Beware of Sandy Scam Artists

Ask questions before you hand over any money for Sandy repairs or relief

By Dan Stamm
|  Thursday, Nov 1, 2012  |  Updated 10:28 PM EDT
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State officials around the Delaware Valley say the storm damage Sandy left breeds scam artists. NBC10's Harry Hairston gives you tips on how to make sure you don't fall victim to fake charities or contractors.

NBC10 Philadelphia - Harry Hairston

State officials around the Delaware Valley say the storm damage Sandy left breeds scam artists. NBC10's Harry Hairston gives you tips on how to make sure you don't fall victim to fake charities or contractors.

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The storm has passed but the threat from Sandy remains -- in the form of scams.

State officials in Pennsylvania, New Jersey and Delaware are urging residents to beware of so-called “storm chasers.”

"We’re gonna see a lot of shingle issues, we’re gonna see roof issues, we’re gonna see window issues, we’re gonna see tree issues and when we see those kind of issues we know that ‘storm chasers’ are quick to follow," Better Business Bureau of Pennsylvania Vice President Andy Goode told NBC10’s Harry Hairston.

The BBB of Pa. says that not every person knocking on your door offering to fix what is broken is out to scam you and that there is a simple way to tell if the would-be contractor is legit.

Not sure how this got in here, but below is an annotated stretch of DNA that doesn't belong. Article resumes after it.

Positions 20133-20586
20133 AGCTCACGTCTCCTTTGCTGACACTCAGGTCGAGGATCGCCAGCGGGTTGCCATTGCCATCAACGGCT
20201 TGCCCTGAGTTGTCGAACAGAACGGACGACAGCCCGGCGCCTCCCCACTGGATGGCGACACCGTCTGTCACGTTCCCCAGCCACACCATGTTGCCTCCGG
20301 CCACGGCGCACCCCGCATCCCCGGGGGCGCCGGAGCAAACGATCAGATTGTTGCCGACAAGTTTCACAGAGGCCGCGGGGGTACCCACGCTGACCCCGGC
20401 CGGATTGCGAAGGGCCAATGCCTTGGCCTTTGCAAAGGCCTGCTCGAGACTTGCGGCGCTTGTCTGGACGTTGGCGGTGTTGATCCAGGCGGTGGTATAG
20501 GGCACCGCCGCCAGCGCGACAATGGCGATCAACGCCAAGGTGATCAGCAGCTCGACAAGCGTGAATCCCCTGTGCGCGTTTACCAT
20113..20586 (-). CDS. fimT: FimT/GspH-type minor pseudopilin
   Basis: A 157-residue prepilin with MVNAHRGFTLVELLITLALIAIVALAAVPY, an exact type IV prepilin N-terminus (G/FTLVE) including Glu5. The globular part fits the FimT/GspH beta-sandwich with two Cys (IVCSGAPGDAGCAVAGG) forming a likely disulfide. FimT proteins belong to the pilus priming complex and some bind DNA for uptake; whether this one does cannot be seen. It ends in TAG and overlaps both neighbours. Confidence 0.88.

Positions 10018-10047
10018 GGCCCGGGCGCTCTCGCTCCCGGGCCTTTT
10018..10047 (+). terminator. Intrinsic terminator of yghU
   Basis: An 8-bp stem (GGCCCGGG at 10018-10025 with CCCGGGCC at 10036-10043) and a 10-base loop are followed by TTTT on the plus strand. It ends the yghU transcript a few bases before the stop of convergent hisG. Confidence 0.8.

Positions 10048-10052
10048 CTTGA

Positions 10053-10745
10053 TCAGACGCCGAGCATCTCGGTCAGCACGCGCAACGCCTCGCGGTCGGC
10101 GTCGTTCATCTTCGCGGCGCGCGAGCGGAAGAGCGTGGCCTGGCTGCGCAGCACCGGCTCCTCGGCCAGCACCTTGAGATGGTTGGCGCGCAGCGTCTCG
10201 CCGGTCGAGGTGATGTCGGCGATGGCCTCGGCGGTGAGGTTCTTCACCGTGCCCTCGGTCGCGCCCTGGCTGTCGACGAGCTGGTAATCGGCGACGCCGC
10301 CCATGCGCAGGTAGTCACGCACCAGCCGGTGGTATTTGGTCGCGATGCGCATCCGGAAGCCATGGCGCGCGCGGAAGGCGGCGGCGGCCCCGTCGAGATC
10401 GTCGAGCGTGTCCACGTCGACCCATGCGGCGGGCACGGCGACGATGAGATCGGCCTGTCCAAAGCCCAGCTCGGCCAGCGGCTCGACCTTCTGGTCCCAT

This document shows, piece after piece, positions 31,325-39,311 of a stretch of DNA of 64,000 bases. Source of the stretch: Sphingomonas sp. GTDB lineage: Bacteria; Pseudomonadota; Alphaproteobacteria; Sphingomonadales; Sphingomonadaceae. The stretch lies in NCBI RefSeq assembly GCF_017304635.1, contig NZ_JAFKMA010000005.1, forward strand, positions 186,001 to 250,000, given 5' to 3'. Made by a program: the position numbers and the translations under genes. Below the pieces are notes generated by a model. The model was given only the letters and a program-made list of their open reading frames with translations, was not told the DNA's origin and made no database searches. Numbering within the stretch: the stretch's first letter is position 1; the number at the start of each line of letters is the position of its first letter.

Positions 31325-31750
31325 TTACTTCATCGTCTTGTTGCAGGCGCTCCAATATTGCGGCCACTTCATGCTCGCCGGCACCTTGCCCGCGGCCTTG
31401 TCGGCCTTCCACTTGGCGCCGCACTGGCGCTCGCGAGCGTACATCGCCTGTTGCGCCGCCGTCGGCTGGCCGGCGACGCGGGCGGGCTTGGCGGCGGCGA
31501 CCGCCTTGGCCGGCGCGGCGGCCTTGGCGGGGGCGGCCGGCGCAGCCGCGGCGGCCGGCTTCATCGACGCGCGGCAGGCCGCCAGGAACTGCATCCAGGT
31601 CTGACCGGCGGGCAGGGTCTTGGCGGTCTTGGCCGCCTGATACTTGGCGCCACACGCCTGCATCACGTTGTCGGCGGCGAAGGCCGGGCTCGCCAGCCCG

"Ask for a copy of their Pennsylvania or New Jersey contractor’s license because both states require a license," Goode said.

But even those people who escaped Sandy’s wrath could still be scammed in form of bogus charities.

"Every time there is a natural disaster we see fraudsters trying to profit off of the destruction and take advantage of people’s desire to help," said Delaware Attorney General Beau Biden. "Whether you are repairing damage to your home or yard, or looking to donate to a charity to help others, there are a few steps you should take to ensure you do not fall victim to a scam."

Reputable organizations like the American Red Cross (NBC10 is having an all day Sandy Relief Fund event with the Red Cross on Monday) are a good way to ensure you are giving to the relief effort.

"If you want to give money to charitable relief organizations give to ones you know," Goode said.

Remember, there is no need to rush to give relief since the cleanup effort will take months. The best bet before giving is to check out the charity’s website before giving any money.

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